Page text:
Monday, January 14, 2013

Thanks and a bathtub...

Hello to any who (and I would be astonished if its anyone!) may still get this post. I loved posting as Boston Unitarian and am very grateful for those who checked in now and again. Life has taken some turns and many changes have occured hence the lack of posting for some time. Years ago I attended a James Taylor concert during which he introduced a new song by saying, "this is a new sounds just like the old songs." Well the same is true with this space. I am closing down Boston Unitarian but have started a new blog called "Tching Thang's Tub" which (I think) can be found here, and, which, sounds like the old blog. Blessings to all and thanks again for everything!

Tuesday, May 1, 2012

keep learning...

My blogging has been pretty sparse over the past couple of months (Bill, if you are reading this, thanks for asking after me.) I plan to talk a bit about why this has been so over the next couple of days. For now, this from an early interview of Yo Yo Ma heard this morning on Boston Classical Radio. Ma talks of something his friend the great pianist Emanuel Ax once said to him. "The best thing about being a musician," said Ax, "is that you can keep learning all your life." Amen. I would only change the word "musician" to "human." blessings

Tuesday, March 6, 2012

your old nonsense...

This from Emerson's "Nominalist and Realist." If only...

"Finish every day and be done with it. You have done what you could.  Some blunders and absurdities no doubt crept in; forget them as soon as you can. Tomorrow is a new day; begin it well and serenely and with too high a spirit to be cumbered with your old nonsense. This day is all that is good and fair. It is too dear, with its hopes and invitations to waste a moment on yesterdays."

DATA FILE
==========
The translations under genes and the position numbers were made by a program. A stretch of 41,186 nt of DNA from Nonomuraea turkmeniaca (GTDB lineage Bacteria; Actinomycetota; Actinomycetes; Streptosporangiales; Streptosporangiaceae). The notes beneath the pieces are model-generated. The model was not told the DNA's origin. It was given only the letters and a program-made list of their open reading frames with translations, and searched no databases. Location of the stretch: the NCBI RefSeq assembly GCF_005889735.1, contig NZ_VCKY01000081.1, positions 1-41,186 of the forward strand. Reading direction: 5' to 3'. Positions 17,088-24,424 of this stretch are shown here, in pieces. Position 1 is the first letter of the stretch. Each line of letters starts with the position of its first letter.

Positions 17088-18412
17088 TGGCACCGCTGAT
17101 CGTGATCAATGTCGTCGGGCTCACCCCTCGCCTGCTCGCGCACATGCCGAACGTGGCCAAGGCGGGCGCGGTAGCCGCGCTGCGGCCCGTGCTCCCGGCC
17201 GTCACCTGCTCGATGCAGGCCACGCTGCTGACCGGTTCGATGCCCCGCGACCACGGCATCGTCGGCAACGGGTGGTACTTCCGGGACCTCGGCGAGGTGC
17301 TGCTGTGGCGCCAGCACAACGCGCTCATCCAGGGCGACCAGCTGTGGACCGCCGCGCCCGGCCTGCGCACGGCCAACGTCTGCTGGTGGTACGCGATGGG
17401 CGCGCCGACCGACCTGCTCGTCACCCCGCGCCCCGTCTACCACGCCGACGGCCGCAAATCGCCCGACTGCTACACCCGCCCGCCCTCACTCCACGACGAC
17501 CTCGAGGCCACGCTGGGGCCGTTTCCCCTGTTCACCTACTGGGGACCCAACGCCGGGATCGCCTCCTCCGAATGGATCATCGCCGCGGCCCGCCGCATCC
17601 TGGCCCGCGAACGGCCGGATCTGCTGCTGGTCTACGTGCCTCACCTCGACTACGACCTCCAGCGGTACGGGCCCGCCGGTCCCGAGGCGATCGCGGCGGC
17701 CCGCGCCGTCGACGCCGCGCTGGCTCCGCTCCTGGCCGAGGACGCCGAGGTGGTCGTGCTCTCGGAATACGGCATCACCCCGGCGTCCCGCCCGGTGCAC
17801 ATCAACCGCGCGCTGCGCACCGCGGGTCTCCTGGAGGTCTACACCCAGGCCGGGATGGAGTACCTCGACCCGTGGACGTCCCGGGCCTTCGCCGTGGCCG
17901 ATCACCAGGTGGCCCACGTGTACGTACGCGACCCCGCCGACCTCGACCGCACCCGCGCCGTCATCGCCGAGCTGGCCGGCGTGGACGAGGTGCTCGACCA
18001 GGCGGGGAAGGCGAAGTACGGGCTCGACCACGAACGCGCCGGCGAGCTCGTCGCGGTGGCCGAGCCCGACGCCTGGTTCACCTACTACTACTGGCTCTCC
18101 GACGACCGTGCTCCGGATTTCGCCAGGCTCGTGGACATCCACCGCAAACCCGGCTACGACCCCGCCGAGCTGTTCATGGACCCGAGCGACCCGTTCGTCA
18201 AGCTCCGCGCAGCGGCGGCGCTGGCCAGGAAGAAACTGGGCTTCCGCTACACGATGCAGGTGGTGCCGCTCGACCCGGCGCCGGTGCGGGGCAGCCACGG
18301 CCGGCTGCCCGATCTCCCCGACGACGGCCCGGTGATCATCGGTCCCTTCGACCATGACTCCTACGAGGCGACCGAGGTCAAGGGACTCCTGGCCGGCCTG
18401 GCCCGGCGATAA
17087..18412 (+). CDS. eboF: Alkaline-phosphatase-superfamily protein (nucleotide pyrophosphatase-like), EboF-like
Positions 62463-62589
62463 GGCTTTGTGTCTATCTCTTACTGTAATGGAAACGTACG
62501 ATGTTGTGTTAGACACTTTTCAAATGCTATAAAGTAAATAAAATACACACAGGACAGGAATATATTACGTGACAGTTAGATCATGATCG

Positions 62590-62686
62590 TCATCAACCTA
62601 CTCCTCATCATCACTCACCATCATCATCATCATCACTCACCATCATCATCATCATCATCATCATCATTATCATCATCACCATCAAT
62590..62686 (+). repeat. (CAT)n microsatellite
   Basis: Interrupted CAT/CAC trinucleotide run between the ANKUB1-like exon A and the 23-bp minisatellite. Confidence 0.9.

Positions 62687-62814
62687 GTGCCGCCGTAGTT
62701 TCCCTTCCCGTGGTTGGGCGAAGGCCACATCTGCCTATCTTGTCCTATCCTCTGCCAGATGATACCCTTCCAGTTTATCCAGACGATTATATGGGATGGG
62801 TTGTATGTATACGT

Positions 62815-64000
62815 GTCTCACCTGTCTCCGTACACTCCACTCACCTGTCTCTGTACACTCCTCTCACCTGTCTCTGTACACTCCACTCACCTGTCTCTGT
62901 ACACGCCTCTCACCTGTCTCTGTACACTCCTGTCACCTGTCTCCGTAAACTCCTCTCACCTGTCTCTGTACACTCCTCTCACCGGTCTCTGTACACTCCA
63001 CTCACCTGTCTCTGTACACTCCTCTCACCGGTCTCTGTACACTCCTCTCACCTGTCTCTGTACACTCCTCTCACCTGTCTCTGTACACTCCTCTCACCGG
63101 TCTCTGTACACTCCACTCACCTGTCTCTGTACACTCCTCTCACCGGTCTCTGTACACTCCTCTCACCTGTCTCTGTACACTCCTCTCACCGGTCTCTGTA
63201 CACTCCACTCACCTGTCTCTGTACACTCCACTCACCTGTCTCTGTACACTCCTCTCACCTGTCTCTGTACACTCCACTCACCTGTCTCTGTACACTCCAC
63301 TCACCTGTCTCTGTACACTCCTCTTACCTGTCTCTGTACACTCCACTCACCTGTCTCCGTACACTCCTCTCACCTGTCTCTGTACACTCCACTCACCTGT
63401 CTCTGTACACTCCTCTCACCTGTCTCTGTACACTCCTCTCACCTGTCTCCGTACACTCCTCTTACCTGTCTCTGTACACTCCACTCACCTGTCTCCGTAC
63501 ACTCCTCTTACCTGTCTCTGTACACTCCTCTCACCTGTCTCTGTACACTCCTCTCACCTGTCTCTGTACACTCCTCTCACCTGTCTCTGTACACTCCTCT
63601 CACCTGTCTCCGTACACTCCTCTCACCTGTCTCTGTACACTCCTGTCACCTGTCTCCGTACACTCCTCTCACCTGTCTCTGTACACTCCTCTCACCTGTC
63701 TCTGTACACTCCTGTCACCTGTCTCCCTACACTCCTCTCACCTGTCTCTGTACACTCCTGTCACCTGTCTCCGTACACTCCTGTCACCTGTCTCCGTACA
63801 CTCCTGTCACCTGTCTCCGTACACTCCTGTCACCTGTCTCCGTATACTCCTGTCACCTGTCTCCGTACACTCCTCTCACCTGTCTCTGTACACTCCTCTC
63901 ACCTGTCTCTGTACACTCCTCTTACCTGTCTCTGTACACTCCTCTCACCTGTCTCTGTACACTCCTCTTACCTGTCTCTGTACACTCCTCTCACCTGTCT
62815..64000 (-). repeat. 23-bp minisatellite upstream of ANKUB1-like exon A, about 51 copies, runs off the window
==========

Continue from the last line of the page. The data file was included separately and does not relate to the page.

Sunday, February 12, 2012


O for an Abraham Lincoln today...


Thursday, February 9, 2012

lay on more fuel...

This from the 19th Century Unitarian Devotional, "Day Unto Day" often excerpted in these pages...

"My strength faileth because of mine iniquity. — Pa. xxxi. 10.

Oh, say not so! thou canst not tell what strength
Thy God may give thee at the length;
Renew thy vows; and if thou keep the last,
Thy God will pardon all that's past.
Vow while thou canst, while thou canst, vow; thou
may'st Perhaps perform it when thou thinkest least.
George Herbert.

"When a man is to run a race of forty furlongs, would you have him sit down at the nine and thirtieth, and so lose the prize. We do not keep a good fire all day. and let it go out in the evening when it is coldest; but then rather lay on more fuel, that we may go warm to bed." — But "He that is strong with his own strength falls before temptation; he is humbled in the dust. . . . Whence is our strength? From God alone."

The God of Israel is He that giveth strength and power unto His people. Blessed be God. —Pa. 1xviii. 35."


Wednesday, February 8, 2012


Over at her "Unitarian Universalist Quotes" Blog, Rev. Naomi King posts the greatest quote I have heard for some time.

"Whatever you may be sure of, be sure of this – that you are dreadfully like other people."
James Russall Lowell

(and thanks)

Tuesday, February 7, 2012

highly risqué...

Dean Grodzins, in an excellent essay included in the truly outstanding "Oxford Handbook of Transcendentalism" rightly describes the central difference between traditionalist Unitarians and the Transcendentalists as being centered in "the distinction...between two different kinds of religion, one "natural" and the other "revealed." He relates the following story to illustrate the point...

"In 1840, Ralph Waldo Emerson and Margaret Fuller saw the Austrian ballerina Fanny Eissler dance-a performance that proper boston thought hightly risqué. They were very impressed. According to a story that made the rounds, Fuller told Emerson, "This is religion!" A Boston Unitarian lady, hearing the tale, exclaimed with a laugh" 'Both natural and revealed!'